Budgell’s gift here is her insider’s knowledge of the place and the people, and her flair for the dramatic. She introduces Groves in the early weeks of her marriage, bewildered and miserable, trying to figure out what is expected of her and not succeeding. The narrative then shifts back to her days in New York, works through the stages of her work and her love affair until we catch up with her on the river and learn how both spouses adjusted to matrimony.
Groves left several thousand pages of letters, diaries and notes, but Budgell’s background information and research is the glue that binds the story seamlessly together. At over 300 pages, this isn’t a short book, but I got so caught up in the life of this warm and charmingly real socialite that I wished it was longer. Spoiler alert: the rather unlikely union lasted for 50 years.
Almost Home: The Sinking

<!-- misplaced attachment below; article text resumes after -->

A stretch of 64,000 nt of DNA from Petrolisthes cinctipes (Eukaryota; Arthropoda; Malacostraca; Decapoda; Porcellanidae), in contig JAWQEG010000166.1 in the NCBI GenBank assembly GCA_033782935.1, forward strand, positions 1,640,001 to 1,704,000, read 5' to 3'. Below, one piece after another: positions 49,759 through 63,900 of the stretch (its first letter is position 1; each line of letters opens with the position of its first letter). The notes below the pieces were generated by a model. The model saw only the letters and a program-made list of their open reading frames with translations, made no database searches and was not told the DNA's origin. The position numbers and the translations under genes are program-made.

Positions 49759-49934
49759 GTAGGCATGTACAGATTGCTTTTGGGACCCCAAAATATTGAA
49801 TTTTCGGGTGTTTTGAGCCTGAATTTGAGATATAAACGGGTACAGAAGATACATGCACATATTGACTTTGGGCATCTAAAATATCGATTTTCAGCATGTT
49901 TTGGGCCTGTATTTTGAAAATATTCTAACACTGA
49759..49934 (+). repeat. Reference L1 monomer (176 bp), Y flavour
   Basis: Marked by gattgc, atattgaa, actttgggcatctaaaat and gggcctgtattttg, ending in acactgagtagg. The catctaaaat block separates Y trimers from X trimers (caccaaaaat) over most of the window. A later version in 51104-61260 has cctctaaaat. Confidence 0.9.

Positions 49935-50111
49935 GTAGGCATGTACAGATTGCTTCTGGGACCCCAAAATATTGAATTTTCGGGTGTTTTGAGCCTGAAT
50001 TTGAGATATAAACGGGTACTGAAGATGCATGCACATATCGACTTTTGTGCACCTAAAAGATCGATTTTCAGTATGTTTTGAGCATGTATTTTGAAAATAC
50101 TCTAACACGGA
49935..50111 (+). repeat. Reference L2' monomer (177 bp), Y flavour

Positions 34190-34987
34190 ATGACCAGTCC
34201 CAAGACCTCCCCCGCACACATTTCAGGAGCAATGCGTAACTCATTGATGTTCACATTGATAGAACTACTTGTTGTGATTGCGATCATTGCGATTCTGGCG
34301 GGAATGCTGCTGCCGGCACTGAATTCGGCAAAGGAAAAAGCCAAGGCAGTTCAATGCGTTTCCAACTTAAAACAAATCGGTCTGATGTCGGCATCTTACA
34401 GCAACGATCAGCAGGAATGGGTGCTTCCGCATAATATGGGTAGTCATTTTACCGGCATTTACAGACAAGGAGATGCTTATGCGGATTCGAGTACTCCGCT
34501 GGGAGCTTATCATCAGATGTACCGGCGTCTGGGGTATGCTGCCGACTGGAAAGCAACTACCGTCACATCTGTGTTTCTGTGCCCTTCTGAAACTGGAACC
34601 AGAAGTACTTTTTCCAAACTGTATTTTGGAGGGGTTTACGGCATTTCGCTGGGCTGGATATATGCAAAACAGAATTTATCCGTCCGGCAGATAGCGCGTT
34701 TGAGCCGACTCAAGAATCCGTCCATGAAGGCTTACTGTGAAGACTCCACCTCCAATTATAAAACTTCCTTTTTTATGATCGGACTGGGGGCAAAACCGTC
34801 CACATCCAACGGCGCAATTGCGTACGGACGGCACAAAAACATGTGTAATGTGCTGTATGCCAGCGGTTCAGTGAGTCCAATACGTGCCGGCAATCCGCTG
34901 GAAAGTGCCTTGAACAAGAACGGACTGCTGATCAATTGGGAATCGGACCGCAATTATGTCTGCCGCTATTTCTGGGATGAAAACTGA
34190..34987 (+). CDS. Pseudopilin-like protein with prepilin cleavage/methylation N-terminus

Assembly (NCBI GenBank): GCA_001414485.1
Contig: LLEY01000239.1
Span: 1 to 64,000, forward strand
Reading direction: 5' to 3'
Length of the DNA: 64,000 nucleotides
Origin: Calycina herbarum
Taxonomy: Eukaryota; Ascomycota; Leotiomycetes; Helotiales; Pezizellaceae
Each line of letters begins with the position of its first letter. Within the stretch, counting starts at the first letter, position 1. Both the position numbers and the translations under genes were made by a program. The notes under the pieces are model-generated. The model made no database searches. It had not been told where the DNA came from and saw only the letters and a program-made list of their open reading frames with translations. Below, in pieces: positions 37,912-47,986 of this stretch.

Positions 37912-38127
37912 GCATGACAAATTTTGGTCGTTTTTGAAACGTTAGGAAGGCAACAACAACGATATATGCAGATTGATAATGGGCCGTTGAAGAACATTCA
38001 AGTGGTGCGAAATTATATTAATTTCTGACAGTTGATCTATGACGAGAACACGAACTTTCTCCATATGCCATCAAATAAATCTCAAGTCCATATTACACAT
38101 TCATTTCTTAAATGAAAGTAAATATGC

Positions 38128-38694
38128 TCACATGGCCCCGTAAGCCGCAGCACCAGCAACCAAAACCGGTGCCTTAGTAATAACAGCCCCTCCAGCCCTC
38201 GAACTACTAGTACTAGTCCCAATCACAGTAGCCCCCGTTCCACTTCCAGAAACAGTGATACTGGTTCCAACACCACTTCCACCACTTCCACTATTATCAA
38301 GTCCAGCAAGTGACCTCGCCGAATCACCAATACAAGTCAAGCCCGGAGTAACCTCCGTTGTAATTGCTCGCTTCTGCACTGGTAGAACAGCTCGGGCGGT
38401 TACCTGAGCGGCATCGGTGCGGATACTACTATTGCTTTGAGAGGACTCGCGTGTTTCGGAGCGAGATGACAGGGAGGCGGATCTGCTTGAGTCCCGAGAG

of the S.S. Caribou
By Jennifer Morgan
$12.95; 16 pages
At Christmas time, I am always on the lookout for books that adults can share with children, and “Almost Home: The Sinking of the S.S. Caribou” fits that bill. This is a book that an elder and a child can hide away in a corner to read and discuss.
An account of a shipwreck that resulted in the deaths of numerous innocent civilians, including children, may not strike everyone as appropriate Yuletide fare, but the events are in the distant past and the underlying message is one of family, bravery and acceptance.
Written and illustrated in comic-book or illustrated novel fashion, this account of the wartime loss of a passenger boat off our coast is history in a form palatable for even a fairly young child. I particularly liked the map at the beginning showing where the various military bases were in town. Last time I was in St. John’s, I asked a bus driver to drop me at Shamrock Field and he didn’t know what I was talking about.
Robin McGrath is a writer living in Goose Bay, Labrador. Her most recent book is “The Birchy Maid.” Her column returns Jan. 4, 2014.